Cook Food: A Manualfesto for Easy, Healthy, Local Eating
I’ve long enjoyed Lisa Jervis’ critical analysis, a woman best known in feminist circles as the co-founder of Bitch magazine. Growing into my own love of all things kitchen this past year, I fully expected to be won over by Cook Food; sadly, I was not.
It seems like a complicated time to write this book. Educated liberals finally care about “food studies” now that Michael Pollan is writing books about his omnivorous dilemma. At the same time, many progressives have long known about the risks associated with genetically modified foods and hydrogenated oils, the benefits of plant-based (or at least plant-heavy) diets, and the importance of eating slowly and locally. Many are also aware of how hard it is to find affordable, fresh produce in many areas of the country.
It’s hard to know to whom this book is marketed. Anyone who has read any of Michael Pollan’s books or articles in the New York Times Magazine is likely familiar with the concepts that influence Jervis’ writing. Yet because this short book mostly lacks larger systemic analysis about how gender, race, and speciesism plays into your dietary options and choices, it’s hard to know Jervis’ point of departure—and thus it’s difficult to gauge what ours should be.
Because the book is seemingly geared towards socially-conscious people without much experience in the kitchen, many recipes use basic vegan ingredients. This is both a strength and a weakness. While soy mayonnaise is never called for—which is great in terms of keeping the recipes as universal as possible—a meal based on tempeh and kale also isn’t often wildly appealing to people unfamiliar with vegetarian or vegan cooking. Jervis also admits that being from the Bay Area, her surroundings—plentiful farmers markets—influence her attitudes and writing. Unfortunately, that specific context doesn’t necessarily lend itself to using this book’s recipes across varying regions and availabilities.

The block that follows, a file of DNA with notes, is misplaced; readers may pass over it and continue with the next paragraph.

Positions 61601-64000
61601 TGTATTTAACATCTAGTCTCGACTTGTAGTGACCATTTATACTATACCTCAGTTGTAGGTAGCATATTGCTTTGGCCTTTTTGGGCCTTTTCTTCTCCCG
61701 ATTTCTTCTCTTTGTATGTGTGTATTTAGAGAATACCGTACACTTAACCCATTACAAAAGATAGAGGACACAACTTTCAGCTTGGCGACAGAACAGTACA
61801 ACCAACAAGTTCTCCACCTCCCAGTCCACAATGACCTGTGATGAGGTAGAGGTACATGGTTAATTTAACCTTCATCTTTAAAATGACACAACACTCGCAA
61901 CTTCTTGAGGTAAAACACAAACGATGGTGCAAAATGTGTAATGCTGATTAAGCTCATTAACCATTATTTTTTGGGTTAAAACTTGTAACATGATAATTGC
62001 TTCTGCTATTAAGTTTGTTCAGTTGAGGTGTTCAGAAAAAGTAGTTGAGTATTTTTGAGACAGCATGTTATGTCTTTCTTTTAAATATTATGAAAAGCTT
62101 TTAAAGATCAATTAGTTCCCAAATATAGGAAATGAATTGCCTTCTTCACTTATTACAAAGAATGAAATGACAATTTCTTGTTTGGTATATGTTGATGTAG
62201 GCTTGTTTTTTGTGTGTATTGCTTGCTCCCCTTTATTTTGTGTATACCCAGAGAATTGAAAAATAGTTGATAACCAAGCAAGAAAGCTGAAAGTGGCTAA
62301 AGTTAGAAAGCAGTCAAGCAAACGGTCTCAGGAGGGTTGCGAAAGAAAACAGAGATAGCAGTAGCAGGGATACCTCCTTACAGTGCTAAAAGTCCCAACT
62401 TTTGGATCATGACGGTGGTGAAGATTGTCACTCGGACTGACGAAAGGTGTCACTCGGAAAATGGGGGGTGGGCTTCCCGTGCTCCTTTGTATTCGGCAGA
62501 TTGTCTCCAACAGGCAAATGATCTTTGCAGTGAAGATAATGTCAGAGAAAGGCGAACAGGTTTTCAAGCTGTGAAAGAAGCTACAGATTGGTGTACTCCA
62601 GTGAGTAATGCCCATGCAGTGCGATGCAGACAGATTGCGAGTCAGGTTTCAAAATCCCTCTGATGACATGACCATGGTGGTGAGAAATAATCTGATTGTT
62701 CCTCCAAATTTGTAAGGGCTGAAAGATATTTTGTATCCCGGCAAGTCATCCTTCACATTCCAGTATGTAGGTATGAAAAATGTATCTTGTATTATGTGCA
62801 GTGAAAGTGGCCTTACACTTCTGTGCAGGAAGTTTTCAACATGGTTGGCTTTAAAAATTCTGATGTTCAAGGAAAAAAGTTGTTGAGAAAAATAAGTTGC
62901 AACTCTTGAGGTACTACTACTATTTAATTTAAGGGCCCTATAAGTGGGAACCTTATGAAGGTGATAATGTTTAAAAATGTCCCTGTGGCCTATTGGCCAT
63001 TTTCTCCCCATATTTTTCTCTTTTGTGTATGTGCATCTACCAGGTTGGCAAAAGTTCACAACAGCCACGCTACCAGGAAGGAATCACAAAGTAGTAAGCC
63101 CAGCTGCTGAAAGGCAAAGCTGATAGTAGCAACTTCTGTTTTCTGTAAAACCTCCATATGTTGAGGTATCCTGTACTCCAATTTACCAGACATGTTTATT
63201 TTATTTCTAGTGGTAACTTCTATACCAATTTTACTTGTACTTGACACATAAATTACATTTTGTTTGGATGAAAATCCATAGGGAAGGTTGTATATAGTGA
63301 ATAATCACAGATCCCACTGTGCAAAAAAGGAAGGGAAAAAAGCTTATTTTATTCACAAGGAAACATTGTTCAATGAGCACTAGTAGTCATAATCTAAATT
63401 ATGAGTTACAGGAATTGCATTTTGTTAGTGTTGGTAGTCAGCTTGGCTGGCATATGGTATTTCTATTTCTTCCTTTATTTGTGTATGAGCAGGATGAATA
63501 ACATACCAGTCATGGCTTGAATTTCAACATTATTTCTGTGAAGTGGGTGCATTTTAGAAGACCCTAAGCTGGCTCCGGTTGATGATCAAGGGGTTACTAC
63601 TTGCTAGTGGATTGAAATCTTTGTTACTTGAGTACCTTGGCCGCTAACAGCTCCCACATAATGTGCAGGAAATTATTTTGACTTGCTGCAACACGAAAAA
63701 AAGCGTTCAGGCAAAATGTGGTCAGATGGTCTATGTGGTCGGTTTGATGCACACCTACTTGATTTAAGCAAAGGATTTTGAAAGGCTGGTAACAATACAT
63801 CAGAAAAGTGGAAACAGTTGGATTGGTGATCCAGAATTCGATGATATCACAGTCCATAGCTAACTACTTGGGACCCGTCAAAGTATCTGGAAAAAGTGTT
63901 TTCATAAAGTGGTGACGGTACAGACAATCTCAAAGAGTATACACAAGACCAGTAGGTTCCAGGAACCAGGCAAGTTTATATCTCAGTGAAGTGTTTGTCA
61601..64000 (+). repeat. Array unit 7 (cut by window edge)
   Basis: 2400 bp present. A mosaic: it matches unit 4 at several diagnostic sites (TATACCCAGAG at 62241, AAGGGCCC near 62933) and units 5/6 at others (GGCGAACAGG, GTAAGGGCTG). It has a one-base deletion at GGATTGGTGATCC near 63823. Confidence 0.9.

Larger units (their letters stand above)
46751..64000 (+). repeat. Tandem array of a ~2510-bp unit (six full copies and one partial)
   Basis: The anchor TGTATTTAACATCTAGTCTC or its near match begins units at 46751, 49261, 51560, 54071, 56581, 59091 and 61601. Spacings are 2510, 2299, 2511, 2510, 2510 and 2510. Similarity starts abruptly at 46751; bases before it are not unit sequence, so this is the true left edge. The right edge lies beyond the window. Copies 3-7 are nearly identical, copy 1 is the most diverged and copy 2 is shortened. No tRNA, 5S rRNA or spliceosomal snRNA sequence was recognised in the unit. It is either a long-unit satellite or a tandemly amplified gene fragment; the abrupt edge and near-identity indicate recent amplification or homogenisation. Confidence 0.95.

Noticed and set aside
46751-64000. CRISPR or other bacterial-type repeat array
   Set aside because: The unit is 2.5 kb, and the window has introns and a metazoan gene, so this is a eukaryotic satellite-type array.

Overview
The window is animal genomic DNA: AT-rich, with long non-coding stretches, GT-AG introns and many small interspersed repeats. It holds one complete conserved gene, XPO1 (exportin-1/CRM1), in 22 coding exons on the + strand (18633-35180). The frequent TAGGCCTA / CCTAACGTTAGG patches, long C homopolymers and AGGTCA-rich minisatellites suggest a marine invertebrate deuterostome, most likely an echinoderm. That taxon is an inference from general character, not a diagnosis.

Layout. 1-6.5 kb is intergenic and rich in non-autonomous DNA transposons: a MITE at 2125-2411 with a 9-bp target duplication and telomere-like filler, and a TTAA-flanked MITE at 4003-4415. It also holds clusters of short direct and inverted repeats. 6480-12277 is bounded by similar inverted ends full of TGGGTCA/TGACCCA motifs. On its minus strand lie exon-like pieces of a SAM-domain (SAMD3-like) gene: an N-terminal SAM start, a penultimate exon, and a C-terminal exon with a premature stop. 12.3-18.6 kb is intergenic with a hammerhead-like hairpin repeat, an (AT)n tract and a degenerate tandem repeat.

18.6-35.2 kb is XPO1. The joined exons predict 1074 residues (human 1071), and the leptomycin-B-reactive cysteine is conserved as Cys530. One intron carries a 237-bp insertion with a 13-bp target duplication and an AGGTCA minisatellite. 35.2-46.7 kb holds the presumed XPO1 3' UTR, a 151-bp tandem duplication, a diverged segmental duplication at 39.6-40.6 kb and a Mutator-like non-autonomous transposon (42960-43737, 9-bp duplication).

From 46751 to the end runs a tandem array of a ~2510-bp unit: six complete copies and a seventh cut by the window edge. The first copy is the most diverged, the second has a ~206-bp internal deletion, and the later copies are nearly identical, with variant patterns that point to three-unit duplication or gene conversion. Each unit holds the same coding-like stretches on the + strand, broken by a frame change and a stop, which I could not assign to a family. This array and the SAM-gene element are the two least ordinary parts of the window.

A number of the recipes—five of the twenty—in Cook Food are modified from the originals found in Deborah Madison’s Vegetarian Cooking for Everyone. While I appreciate Jervis’ honesty, none of the recipes are all that unique, which is noticeable even without reading her necessary disclosure. It seems a little tricky to call one’s book a "manualfesto" while borrowing so heavily from others' work.
Jervis states repeatedly that we should all do the best we can, but in the end, I’m not left very convinced that she believes you can manage your own kitchen without a plethora of local green grocers, markets that stock tofu, a pepper grinder, and quality cookware. That this book doesn’t win over a frugal vegan like myself cannot be considered a generalized condemnation of good work; a reviewer’s ego needs to be reigned in when personal essentializing overshadows objective judgment. Still, if I’m looking for a cozy vegan-ish book to gift to a friend, I’m afraid this won’t be the one.